Surveys consistently reveal that the majority of American adults do not have all the necessary estate planning documents in place. One of the reasons for this is the simple fact that dying is generally going to be the last thing on your to-do list. A lot of people feel as though they will always have time to create an estate plan at some point in the future.
However, we are all “day to day” as they say on ESPN. In many cases this procrastination yields negative consequences. Neglecting to create an estate plan is a great disservice to your loved ones who will survive you. Upon discussion with an estate planning attorney, you may choose to create a revocable living trust. These plans are very popular because they enable asset transfers outside of the process of probate. Probate can be time-consuming, and heirs to the estate don’t receive their inheritances until the estate has been probated and closed. There are also considerable costs that can accumulate during probate.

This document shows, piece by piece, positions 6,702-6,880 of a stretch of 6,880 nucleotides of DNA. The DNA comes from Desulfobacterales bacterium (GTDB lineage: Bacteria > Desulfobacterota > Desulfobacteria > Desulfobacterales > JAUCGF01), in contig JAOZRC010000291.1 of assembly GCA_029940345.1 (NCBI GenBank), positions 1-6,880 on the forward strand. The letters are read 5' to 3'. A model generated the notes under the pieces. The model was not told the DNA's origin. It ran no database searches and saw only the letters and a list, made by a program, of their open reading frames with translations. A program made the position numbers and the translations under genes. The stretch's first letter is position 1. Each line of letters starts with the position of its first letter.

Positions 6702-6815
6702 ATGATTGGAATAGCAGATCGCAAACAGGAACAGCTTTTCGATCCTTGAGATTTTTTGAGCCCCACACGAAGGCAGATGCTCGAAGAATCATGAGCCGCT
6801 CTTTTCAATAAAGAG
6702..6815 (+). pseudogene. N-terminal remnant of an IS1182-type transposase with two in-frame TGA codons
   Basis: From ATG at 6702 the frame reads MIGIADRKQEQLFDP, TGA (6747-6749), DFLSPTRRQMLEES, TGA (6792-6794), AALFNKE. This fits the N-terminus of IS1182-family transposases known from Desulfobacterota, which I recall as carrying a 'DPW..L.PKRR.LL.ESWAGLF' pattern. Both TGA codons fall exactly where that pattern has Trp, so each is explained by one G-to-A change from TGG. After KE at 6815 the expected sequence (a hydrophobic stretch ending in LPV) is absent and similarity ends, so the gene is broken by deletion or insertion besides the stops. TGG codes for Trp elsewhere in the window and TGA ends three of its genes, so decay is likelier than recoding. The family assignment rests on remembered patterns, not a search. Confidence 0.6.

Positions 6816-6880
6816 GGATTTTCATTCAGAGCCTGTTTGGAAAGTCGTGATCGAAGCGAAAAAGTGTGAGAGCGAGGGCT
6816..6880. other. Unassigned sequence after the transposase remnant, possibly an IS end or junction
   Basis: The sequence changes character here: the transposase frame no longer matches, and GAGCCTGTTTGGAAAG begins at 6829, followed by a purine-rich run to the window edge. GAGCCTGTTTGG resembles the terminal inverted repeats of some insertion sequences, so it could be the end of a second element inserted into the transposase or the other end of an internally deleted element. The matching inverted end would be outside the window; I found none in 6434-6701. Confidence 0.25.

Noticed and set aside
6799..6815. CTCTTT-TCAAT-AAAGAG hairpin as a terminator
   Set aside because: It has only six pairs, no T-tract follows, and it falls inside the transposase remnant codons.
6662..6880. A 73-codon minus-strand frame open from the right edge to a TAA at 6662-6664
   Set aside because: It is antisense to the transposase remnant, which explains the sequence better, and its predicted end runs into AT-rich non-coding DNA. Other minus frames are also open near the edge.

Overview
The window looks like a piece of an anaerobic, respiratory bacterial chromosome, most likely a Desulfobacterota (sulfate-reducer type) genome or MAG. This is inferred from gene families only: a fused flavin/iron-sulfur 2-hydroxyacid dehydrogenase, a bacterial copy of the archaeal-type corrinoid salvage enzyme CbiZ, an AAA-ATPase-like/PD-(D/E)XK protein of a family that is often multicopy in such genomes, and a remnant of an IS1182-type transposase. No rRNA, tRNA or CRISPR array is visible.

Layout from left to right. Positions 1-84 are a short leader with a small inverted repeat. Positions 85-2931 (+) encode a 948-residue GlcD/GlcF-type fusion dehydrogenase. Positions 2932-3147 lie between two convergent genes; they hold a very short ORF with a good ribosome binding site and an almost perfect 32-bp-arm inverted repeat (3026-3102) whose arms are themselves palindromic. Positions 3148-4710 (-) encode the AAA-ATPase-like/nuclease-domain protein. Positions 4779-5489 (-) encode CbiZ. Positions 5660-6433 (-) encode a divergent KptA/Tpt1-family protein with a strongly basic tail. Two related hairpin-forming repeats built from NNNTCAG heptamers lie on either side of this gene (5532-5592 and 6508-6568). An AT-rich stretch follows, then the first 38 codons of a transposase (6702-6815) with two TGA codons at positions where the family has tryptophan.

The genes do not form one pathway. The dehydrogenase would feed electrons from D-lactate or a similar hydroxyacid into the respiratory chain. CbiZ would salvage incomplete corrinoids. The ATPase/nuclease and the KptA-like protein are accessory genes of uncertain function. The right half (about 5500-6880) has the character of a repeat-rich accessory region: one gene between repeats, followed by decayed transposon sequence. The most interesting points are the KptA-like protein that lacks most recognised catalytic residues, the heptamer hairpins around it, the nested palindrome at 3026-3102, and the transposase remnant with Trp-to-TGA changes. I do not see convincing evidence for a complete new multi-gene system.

Because procrastination is so common when it comes to estate planning, you may place your trust documents in a drawer or a filing cabinet and forget about them after you have gone through the process of creating them. Over the years, your life changes. There are additions and subtractions to the family, your financial situation improves, and you may have experienced changes in marital status. All of these life events could render your existing trust obsolete. In addition to your personal life, ever-changing tax laws can create the need to review and possibly make changes to your trust.
Estate planning should be viewed as an ongoing process. You should have your trust reviewed by an estate planning attorney about every five years even if you don’t think anything should be changed. If you know your trust needs to be updated you should certainly take action sooner rather than later to ensure the well-being of your loved ones.
Sanford M. Fisch
CEO & Co-Founder
American Academy of Estate Planning Attorneys, Inc.
9444 Balboa Avenue, Suite 300
San Diego, California 92123
Phone: (800) 846-1555
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